It was around 10:30 p.m. Sunday when the tornado sirens started blaring and word of an evacuation started circulating on social media.

Geoff Dardia, a former Mainer now living in North Carolina, grabbed his bags and his daughter. They were on their way out the door when they learned it was a false alarm. They went back inside their home near Fayetteville, about 90 miles inland.

“We got a little bit of a practice drill,” said Dardia, 42.

By Monday night, Florence had passed through town. Dardia, who is from Kennebunkport and is an active duty member of the Army stationed out of Fort Bragg, said he kept a close watch on the creek behind his home because he was worried about river flooding. But in the end, they didn’t need to put their practice drill to use.

“We’re good,” he said. “All the neighborhoods around us got flooded. But we’re OK. We made it.”

Florence has weakened to a tropical depression, but heavy rains and flooding were still menacing parts of the Carolinas on Monday.

Josie Conn, who is originally from New Vineyard, stayed up late Saturday night in her home in Rock Hill, South Carolina. She watched weather reports and thought about the big trees in her neighbor’s yard.

“I was up until midnight, just listening and watching the weather,” said Conn, 37. “I probably shouldn’t have watched the news so much because it was showing a lot of devastation, and I was really scared.”

While the storm ripped trees up at the roots less than a mile from her house, Conn said they only had a few branches down in the backyard. The power flickered but never went out completely. As the sun peeked out from behind the clouds Monday, Conn restocked bread at the grocery store and planned for her kids to go back to school Tuesday.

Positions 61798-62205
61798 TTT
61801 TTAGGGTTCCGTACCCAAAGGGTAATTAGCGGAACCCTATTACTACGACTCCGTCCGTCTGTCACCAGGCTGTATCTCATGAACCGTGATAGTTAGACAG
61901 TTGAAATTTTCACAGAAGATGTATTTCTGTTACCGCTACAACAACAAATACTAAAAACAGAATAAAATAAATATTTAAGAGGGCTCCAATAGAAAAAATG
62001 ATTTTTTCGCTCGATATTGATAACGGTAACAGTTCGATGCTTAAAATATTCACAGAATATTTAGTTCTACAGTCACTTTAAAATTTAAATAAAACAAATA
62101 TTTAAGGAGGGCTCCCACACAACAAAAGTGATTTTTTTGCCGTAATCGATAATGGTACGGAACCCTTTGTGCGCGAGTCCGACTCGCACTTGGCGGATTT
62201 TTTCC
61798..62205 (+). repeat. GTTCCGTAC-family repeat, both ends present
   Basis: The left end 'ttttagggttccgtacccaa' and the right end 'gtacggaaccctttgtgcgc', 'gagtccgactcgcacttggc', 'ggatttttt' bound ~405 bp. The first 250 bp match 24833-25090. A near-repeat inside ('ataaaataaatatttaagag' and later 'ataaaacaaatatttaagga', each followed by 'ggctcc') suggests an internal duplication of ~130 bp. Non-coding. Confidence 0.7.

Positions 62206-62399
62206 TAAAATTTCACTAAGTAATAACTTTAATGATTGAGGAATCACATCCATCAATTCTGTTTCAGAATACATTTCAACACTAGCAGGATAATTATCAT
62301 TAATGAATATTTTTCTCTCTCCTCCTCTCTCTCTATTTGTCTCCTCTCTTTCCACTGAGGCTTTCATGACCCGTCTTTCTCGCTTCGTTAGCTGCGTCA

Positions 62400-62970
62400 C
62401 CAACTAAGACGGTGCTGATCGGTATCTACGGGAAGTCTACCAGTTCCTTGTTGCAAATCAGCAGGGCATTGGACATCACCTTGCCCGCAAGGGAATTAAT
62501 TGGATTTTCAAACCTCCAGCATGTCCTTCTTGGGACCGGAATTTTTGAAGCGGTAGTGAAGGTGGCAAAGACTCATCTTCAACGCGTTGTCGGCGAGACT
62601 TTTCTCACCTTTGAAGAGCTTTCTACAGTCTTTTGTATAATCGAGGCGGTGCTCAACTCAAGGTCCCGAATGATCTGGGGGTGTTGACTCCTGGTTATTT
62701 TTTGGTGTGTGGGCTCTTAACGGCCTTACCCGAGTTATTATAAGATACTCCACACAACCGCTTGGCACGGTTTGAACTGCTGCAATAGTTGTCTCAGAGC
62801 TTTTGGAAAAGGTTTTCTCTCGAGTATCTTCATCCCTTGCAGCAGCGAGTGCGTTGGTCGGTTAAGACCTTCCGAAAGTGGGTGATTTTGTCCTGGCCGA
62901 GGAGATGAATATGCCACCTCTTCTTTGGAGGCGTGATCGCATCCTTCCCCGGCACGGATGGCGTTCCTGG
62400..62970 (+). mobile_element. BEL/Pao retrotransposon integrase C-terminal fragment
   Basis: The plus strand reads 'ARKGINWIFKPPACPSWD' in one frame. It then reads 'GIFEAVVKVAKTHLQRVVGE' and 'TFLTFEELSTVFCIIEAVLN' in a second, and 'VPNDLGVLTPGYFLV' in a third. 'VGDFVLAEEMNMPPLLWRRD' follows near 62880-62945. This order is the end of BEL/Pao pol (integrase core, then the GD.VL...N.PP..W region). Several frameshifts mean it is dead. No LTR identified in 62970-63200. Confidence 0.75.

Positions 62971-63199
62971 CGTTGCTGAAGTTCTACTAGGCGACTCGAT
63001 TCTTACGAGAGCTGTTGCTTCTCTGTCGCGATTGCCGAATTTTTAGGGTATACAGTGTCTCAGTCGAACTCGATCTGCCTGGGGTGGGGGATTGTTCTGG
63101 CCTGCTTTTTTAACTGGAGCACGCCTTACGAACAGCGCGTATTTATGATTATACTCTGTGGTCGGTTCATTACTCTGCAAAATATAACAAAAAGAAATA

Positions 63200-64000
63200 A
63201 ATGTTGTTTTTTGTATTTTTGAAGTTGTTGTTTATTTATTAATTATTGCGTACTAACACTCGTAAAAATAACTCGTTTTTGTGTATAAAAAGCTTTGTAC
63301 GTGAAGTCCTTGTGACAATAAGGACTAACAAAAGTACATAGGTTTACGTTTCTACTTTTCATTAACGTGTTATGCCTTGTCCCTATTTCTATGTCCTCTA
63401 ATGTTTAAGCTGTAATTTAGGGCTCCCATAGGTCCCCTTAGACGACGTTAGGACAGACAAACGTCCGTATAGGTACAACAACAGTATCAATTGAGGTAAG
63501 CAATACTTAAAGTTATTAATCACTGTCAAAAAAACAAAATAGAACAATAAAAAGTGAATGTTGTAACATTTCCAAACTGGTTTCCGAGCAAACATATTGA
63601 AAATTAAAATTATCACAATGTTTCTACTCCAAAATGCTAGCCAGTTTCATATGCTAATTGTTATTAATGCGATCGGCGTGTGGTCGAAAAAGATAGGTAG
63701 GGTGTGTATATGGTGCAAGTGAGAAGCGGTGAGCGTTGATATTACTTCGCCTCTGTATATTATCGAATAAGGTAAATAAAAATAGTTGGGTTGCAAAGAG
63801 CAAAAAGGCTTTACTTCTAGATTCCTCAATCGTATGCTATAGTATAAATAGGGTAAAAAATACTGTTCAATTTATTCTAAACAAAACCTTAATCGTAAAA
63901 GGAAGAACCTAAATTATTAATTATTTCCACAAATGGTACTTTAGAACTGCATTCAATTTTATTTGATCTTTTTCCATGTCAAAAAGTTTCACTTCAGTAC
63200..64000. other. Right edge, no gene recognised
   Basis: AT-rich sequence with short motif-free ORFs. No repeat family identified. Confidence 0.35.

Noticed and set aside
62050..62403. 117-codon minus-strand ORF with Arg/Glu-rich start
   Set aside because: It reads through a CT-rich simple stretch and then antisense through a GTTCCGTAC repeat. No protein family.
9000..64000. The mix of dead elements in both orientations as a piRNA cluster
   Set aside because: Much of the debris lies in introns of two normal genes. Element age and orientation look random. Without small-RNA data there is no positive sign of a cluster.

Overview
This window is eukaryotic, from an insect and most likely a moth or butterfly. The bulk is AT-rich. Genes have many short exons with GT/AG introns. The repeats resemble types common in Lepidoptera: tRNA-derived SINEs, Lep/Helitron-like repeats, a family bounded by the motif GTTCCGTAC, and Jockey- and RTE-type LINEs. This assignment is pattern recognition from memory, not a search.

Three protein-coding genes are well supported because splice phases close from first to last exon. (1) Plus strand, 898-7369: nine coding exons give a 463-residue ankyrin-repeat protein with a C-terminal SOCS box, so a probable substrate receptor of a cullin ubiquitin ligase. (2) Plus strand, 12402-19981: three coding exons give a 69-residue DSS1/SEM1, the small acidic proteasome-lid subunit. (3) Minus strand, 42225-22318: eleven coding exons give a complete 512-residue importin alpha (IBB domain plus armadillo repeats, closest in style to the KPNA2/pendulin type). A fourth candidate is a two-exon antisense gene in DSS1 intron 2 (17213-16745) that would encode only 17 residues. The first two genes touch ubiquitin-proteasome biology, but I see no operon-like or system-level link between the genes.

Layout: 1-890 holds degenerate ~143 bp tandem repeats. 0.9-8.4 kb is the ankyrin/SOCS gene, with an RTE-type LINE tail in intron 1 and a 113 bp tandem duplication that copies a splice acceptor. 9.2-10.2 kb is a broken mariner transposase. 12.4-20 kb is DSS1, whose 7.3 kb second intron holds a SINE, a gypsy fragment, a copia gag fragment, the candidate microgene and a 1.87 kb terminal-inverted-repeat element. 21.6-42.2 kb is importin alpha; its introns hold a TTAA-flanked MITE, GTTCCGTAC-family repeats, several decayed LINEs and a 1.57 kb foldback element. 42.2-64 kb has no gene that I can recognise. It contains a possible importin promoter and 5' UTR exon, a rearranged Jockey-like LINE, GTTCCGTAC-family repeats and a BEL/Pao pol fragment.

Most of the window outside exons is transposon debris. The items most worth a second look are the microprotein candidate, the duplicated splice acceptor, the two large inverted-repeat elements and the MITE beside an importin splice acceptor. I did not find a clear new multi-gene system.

She was thankful when she saw her city’s Facebook page announced they had no local injuries from the storm. More than 30 people have died during the storm.

“We’re pretty lucky,” Conn said.

Other Mainers in the storm’s path weren’t as fortunate.

Former Winslow resident Kaylie Conti and her husband, two dogs and a cat evacuated their home in Wilmington, North Carolina, last week to stay in Durham, more than 150 miles north.

Conti learned Monday that the floodwater had reached her neighborhood in Wilmingtom on Sunday and officials had evacuated residents who tried to stick out the storm.

“Wilmington and Leland … have pretty much been cut off since many of the roads have washed out and sink holes are forming, so a lot of us who evacuated are stuck and have no way back home,” Conti said in an email.

Conti, who works at a hospital in Wilmington, said employees who stayed to help keep the hospital functioning are now stranded while the National Guard assists them and supplies are brought in by helicopters.

“There’s only one road to (and) from and it is flooded out on both sides,” she said. “It’s definitely a crazy scene down here.”

Tim Cramer, formerly of South China and Waterville, planned on riding out the storm in his second-floor apartment in Wilmington. Cramer said Monday that he was “surviving” and that he was without power.

“Sunshine is out today,” he said in a Facebook message. “Saturday was almost worse than Friday … but again, everyone is OK and now the cleanup begins.”

Kennebec Journal Staff Writers Sam Shepherd and Charles Eichacker contributed to this report.

Megan Doyle can be contacted at 791-6327 or at:

[email protected]

Twitter: megan_e_doyle

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